Title

Cellular protein is the source of cross-priming antigen in vivo

UMMS Affiliation

Department of Pathology

Date

2-24-2004

Document Type

Article

Subjects

Animals; Antigen Presentation; Cloning, Molecular; Cross-Priming; Enzyme-Linked Immunosorbent Assay; Flow Cytometry; Immunoglobulin G; Mice; Mice, Inbred Strains; Ovalbumin; Rabbits; Recombinant Proteins; Subcellular Fractions; T-Lymphocytes, Cytotoxic; Transfection

Disciplines

Life Sciences | Medicine and Health Sciences

Abstract

Cross-priming is essential for generating cytotoxic T lymphocytes to viral, tumor, and tissue antigens that are expressed exclusively in parenchymal cells. In this process, the antigen-bearing parenchymal cells must somehow transfer their antigens to bone marrow-derived professional antigen-presenting cells. Although intact proteins, small peptides, or peptide-heat shock protein complexes can all be acquired and presented by antigen-presenting cells, the physiologically relevant form of antigen that is actually transferred from parenchymal cells and cross-presented in vivo is unknown and controversial. To address this issue we have investigated the ability of fibroblasts stably expressing chicken ovalbumin constructs targeted to different subcellular compartments to cross-prime cytotoxic T lymphocytes. Although these transfectants generated similar amounts of the immunogenic ovalbumin peptide, their cross-priming activity differed markedly. Instead, the cells cross-priming ability correlated with their steady-state levels of ovalbumin protein and/or the physical form/location of the protein. Moreover, in subcellular fractionation experiments, the cross-priming activity colocalized with antigenic protein. In addition, depletion of intact protein antigen from these cell fractions eliminated their cross-priming activity. In contrast, the major heat shock protein candidates for cross-presentation were separable from the cell's main sources of cross-priming antigen. Therefore, cellular proteins, rather than peptides or heat shock protein/peptide complexes, are the major source of antigen that is transferred from antigen-bearing cells and cross-presented in vivo.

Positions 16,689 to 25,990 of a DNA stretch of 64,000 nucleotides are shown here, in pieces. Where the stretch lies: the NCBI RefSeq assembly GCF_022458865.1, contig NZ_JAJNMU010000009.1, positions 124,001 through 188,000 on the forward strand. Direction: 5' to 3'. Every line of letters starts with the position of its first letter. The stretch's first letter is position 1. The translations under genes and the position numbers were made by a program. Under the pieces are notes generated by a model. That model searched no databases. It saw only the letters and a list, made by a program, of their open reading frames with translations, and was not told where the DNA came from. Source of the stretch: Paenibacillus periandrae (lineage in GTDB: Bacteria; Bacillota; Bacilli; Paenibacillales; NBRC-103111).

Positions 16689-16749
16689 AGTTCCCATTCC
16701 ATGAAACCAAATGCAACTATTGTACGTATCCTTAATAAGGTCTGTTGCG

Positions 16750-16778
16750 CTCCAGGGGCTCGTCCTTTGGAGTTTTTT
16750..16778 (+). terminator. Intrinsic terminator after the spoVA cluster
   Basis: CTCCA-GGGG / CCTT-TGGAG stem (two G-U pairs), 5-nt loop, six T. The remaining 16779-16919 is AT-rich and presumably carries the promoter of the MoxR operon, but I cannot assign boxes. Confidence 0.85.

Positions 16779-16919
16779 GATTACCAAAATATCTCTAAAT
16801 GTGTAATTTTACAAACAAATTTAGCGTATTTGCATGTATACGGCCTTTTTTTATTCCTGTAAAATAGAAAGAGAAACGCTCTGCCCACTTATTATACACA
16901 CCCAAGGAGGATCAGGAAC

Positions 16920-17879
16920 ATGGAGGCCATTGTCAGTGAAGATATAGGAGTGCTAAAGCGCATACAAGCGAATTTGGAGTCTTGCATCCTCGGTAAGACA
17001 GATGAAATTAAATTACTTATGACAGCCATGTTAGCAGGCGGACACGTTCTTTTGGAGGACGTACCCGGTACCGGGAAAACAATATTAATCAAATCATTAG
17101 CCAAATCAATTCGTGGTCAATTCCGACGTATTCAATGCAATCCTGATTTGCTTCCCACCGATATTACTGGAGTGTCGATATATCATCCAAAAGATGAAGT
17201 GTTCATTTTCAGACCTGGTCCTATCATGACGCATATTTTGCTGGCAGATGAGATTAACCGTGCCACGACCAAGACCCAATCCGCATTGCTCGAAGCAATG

Rights and Permissions

Citation: Proc Natl Acad Sci U S A. 2004 Mar 2;101(9):3035-40. Epub 2004 Feb 20. Link to article on publisher's site

DOI of Published Version

10.1073/pnas.0308345101

Related Resources

Link to Article in PubMed

Journal Title

Proceedings of the National Academy of Sciences of the United States of America

PubMed ID

14978273